The sun rose on the horizon at 7.41am, as predicted on my Weather Channel app. I've included three shots here. A pre-sunrise shot, another when the sun appeared, plus a Black and White conversion - hope you like them. At 8.00am I was off Seaham Pier and climbing back into the car. On came the heated leather seat, once again, a regular feature during these cold Winter mornings. And that was it, another job done, another Sunrise outing, another freezing arse - but not for long, he he.

Might be out again tomorrow, some time, some place, putting this fantastic camera through its paces once again. This Canon 24-105mm L series lens is ridiculously sharp, although slight distortion at its widest setting, which is easily corrected with a single mouse click in post-processing. A new era of photography is under way, so let's see what I can pull in with the Canon 5D MkII. Judging by the photo's shown here, it's gonna be a smooth ride. Let's hope so. And on that note I shall bid thee farewell until the next time. Ta ta for now.


Sunday, 3 February 2013

Canon 5D MkII - First Test Shots

As promised, here is a handful of test shots that I captured yesterday with my new camera. The location was Seaham Harbour, County Durham, a fifteen minute drive from my home in Houghton le Spring. The weather forecast on my mobile phone was accurate enough, predicting a cloudy and windy day, with the odd burst of sunshine. Wind direction was ideal for some big waves, breaking over a pier, so I decided to check the tide tables for Seaham. I was in luck, the tide was incoming around mid-day, so I expected ideal conditions around tea-time when the sea was high and Seaham Pier would be on the wrong end of a good old battering - well, hopefully, but more often than not the roaming photographer doesn't get what he wants. With nothing to lose, and the overwhelming itch to get my first run out with my new toy, I was quickly on the road and heading to the coast. As I reached the junction near Seaham Hall I got my first glimpse of the North Sea. It didn't look at all menacing, despite the dodgy weather, but as I drove along the coast road towards the harbour I could see some big waves rolling towards the beach. Hmm, I might hit lucky here. I parked up on the promenade opposite the shops and walked the short distance towards the cliff top, excited at the prospect of testing out the 5D MkII for the very first time. Looking across towards Seaham Pier I could see some big breakers bashing against the pier walls, which was exactly what I was looking for, so my decision to check the weather conditions on my mobile phone proved to be a good one. From a decent vantage point I still didn't have enough reach with my 24-105mm lens, so I fitted the 70-300mm telephoto and pulled in the first shot (shown here).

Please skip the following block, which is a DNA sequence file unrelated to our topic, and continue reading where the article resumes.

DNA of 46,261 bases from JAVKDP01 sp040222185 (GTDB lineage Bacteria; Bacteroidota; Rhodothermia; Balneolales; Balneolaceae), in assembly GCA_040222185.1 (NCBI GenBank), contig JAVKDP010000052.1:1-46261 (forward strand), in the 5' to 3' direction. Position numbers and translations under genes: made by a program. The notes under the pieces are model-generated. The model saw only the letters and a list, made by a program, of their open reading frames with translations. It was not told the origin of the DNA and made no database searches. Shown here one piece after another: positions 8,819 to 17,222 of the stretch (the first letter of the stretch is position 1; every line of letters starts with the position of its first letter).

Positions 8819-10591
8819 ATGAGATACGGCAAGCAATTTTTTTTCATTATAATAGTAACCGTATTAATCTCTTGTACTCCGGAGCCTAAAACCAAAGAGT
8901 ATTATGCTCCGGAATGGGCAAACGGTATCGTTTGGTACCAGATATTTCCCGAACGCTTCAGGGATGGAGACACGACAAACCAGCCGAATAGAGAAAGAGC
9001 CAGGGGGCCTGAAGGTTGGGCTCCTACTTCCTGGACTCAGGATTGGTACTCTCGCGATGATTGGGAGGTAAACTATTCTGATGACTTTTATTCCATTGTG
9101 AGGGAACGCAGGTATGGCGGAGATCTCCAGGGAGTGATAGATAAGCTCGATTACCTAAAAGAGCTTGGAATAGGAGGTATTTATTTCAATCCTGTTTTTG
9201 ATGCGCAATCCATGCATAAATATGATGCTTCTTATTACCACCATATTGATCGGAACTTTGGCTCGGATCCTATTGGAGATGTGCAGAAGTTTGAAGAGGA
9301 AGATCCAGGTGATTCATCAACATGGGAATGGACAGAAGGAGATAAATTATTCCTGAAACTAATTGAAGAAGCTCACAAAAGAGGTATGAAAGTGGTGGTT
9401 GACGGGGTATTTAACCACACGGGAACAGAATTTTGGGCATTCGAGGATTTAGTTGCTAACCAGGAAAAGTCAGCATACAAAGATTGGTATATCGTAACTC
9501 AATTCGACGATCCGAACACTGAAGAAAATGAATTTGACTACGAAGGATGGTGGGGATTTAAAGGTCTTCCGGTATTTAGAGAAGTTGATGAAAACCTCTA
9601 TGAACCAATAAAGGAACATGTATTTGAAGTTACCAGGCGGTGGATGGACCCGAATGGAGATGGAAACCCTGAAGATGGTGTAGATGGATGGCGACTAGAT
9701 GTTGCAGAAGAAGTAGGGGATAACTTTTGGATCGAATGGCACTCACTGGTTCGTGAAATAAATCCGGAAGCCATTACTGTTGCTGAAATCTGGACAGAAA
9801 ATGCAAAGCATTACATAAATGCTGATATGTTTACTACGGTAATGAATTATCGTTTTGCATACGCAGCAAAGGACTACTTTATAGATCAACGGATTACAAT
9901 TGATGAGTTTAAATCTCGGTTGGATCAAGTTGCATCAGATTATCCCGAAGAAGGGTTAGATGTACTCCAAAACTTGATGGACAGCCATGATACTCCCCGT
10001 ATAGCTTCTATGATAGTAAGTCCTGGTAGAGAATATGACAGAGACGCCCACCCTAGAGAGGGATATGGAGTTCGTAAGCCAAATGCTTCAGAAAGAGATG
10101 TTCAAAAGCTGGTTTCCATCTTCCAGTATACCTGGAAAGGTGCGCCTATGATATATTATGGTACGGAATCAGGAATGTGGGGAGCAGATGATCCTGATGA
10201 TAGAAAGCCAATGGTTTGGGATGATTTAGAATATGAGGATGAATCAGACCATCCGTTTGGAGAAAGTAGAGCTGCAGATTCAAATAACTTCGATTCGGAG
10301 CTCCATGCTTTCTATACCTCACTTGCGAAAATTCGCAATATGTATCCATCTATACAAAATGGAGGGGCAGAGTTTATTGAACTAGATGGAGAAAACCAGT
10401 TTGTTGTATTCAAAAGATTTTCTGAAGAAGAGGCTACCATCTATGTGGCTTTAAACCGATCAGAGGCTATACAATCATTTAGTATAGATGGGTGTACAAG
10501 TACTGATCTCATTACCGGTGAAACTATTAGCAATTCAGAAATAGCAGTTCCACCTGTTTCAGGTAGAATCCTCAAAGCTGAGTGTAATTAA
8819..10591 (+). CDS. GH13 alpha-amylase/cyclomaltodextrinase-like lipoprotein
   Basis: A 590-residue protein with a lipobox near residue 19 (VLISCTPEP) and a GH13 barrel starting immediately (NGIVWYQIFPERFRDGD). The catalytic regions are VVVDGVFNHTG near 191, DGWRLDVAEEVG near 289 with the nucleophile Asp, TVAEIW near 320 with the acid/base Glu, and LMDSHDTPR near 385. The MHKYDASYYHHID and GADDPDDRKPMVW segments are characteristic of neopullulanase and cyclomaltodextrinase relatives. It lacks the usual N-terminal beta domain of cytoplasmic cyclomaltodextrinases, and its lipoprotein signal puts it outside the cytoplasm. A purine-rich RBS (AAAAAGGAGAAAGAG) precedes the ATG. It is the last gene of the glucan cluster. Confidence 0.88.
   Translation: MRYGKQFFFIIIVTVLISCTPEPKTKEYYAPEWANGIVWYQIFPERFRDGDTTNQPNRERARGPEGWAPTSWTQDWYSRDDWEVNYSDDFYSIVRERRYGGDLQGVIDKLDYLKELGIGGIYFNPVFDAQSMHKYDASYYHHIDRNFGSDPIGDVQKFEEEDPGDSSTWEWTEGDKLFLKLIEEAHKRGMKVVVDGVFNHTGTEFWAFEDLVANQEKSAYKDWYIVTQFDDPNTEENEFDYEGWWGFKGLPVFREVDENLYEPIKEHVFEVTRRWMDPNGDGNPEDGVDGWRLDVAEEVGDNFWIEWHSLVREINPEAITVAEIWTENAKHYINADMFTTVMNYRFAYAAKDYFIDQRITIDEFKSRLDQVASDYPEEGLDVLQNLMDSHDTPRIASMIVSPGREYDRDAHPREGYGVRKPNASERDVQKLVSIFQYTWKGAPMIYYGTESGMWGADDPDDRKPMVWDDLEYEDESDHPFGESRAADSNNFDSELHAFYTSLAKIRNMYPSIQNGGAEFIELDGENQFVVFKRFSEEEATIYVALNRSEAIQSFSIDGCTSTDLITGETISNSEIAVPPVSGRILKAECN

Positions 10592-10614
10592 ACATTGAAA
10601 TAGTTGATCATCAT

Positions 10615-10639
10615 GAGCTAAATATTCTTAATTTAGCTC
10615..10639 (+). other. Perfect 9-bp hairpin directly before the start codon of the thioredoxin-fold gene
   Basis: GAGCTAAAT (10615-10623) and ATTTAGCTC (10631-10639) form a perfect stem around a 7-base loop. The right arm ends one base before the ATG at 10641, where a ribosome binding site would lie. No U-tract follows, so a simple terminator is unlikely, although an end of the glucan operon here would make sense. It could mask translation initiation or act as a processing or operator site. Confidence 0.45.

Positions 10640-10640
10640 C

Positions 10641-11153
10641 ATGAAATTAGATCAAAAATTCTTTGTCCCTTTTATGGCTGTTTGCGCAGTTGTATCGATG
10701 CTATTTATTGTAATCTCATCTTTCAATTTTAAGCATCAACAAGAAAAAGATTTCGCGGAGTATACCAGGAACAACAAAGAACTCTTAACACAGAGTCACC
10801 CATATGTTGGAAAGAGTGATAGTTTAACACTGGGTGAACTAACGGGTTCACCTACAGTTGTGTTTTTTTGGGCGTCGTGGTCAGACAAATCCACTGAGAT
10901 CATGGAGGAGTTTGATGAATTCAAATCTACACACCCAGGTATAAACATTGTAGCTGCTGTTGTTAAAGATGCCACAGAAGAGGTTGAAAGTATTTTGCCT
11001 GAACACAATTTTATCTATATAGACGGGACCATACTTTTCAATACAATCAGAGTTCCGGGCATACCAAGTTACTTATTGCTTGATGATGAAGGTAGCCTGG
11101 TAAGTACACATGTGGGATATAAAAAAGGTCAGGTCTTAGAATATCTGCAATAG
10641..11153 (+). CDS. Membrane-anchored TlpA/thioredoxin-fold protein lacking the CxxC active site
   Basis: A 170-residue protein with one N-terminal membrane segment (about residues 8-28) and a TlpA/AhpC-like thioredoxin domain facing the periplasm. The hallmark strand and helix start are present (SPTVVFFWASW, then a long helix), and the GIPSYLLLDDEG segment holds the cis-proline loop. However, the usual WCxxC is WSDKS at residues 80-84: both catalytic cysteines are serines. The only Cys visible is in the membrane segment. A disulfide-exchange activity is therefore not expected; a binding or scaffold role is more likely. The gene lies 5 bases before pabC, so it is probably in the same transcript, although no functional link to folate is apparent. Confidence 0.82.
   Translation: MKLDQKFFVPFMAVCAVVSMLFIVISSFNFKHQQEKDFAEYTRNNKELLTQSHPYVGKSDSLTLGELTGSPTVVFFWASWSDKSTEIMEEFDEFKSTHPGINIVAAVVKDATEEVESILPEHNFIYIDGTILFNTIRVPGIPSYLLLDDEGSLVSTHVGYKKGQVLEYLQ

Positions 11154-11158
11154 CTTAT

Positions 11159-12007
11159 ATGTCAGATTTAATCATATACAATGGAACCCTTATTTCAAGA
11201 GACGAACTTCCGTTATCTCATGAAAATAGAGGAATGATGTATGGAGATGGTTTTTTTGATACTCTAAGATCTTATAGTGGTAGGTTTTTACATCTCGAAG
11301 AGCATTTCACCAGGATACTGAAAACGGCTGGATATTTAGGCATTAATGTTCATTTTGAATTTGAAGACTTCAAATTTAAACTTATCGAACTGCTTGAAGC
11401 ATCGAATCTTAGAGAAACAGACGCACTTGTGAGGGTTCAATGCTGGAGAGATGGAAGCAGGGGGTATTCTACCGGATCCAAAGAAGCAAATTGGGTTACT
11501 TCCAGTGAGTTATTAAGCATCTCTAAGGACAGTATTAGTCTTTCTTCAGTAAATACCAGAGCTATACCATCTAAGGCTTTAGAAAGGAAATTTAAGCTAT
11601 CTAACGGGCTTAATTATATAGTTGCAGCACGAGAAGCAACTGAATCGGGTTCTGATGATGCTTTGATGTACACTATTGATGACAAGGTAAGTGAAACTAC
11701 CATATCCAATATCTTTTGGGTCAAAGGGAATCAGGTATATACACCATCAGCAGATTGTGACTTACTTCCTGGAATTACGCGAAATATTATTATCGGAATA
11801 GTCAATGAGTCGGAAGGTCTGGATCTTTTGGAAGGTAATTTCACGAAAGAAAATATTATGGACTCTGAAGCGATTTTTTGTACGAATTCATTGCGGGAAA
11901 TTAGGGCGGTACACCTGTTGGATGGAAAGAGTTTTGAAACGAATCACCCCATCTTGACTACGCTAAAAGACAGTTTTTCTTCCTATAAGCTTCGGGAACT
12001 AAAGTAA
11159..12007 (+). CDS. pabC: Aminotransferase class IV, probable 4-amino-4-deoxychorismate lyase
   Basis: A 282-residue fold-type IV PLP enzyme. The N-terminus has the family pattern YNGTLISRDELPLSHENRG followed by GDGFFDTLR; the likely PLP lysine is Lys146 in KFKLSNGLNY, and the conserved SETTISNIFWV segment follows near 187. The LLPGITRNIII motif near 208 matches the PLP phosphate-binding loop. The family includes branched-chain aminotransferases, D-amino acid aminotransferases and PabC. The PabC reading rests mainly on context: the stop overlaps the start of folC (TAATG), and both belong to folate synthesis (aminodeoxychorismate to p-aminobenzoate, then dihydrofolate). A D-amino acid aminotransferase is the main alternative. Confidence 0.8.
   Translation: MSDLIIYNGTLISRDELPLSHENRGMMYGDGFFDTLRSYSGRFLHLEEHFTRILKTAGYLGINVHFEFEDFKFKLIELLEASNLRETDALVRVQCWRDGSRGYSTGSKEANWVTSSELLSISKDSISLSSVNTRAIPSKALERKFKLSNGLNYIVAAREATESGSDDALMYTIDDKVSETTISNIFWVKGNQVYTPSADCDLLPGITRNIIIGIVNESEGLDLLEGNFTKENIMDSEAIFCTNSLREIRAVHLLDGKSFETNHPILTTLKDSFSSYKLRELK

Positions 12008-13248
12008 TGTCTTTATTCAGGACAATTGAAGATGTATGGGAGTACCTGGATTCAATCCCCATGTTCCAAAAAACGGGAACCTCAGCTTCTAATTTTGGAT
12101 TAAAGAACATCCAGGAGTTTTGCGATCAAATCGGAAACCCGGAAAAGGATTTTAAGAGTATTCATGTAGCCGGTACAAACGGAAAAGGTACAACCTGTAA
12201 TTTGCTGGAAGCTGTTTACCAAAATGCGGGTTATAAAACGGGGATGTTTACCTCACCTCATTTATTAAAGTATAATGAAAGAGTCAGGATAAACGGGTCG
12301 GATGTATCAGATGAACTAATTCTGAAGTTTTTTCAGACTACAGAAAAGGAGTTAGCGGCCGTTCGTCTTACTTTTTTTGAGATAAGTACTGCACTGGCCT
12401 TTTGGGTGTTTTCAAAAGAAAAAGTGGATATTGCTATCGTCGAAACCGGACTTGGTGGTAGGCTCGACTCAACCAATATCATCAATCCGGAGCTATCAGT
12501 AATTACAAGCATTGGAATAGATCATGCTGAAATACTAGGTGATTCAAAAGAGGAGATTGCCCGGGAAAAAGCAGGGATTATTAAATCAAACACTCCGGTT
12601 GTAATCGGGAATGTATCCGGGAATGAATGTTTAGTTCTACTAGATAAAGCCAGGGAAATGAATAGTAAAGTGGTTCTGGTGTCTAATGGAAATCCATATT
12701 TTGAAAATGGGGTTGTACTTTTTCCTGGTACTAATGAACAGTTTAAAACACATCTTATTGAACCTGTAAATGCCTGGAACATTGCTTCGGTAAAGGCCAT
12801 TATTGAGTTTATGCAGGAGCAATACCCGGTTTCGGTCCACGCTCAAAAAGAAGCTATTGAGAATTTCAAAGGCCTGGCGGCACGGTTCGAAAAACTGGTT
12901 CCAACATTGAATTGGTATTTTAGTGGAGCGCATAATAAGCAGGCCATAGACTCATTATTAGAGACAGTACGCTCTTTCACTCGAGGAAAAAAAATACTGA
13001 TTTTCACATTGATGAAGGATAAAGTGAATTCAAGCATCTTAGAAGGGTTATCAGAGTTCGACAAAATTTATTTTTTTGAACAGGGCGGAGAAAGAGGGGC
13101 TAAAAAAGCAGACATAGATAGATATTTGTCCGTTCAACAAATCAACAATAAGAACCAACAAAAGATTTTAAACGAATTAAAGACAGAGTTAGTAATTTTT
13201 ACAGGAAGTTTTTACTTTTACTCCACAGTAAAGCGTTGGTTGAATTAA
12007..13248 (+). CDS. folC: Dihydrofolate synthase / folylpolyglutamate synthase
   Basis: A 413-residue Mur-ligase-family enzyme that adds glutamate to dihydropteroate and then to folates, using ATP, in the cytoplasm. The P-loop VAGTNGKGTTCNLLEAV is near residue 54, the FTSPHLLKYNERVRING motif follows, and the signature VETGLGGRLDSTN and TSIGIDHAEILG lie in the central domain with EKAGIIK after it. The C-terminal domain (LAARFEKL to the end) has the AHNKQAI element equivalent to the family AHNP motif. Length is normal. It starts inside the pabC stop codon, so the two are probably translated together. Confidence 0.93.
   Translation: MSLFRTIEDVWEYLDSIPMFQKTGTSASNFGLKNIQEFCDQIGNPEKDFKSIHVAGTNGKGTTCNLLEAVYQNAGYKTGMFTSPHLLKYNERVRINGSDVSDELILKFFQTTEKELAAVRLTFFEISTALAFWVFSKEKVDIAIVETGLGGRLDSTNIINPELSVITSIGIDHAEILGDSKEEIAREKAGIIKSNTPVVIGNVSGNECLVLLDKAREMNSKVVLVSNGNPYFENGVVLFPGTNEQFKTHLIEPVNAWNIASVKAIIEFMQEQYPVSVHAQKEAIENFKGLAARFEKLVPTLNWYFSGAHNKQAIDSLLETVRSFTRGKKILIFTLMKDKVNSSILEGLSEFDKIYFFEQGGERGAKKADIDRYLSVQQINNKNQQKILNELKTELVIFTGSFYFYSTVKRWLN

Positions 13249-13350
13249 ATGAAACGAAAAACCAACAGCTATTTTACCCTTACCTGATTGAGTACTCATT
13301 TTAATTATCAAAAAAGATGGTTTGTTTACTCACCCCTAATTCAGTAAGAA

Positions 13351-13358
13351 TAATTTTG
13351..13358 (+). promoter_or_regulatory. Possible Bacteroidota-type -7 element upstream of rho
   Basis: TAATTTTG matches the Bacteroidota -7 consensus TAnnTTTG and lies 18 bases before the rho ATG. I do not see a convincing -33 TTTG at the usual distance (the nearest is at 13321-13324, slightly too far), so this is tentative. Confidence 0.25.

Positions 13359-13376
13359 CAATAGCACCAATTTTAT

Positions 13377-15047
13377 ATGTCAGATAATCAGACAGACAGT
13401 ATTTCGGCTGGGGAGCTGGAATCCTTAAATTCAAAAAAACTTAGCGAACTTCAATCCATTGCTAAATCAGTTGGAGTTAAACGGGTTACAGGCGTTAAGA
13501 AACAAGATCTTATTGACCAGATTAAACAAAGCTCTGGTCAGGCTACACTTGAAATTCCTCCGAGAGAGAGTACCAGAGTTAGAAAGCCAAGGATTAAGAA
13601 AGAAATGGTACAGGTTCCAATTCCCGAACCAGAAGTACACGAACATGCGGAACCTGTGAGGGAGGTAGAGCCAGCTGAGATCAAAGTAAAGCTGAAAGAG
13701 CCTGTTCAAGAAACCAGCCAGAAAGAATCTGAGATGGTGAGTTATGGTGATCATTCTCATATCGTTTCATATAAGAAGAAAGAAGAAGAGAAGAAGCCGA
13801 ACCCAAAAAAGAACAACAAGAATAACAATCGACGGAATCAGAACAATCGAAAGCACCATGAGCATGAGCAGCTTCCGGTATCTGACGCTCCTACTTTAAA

Focus lock was instant, with no hunting, even though I was spot focusing on the lighthouse, which was quite small in the frame due to the composition I had chosen. One click and the shutter fired - the image review was also instant, fading in from almost black to the perfectly exposed final image, which is a nice extra feature that the 7D never had. I was running with Quick Burst, 3 frames per second, capturing the waves at different formations, giving me the opportunity to cherry-pick the best hots from the bunch. A fast shutter and Auto ISO was chosen in P setting, which worked very well in these conditions. I got a soaking as I photographed next to the pier wall, taking a few on the back as I shielded the camera under my jacket. Very happy with what I got. Hopefully the start of many more.
I'll be back soon with more test shots and feedback, so stay tuned...

Thanks, Ash


Saturday, 2 February 2013

Out With The Old...

Welcome back! It's been a while...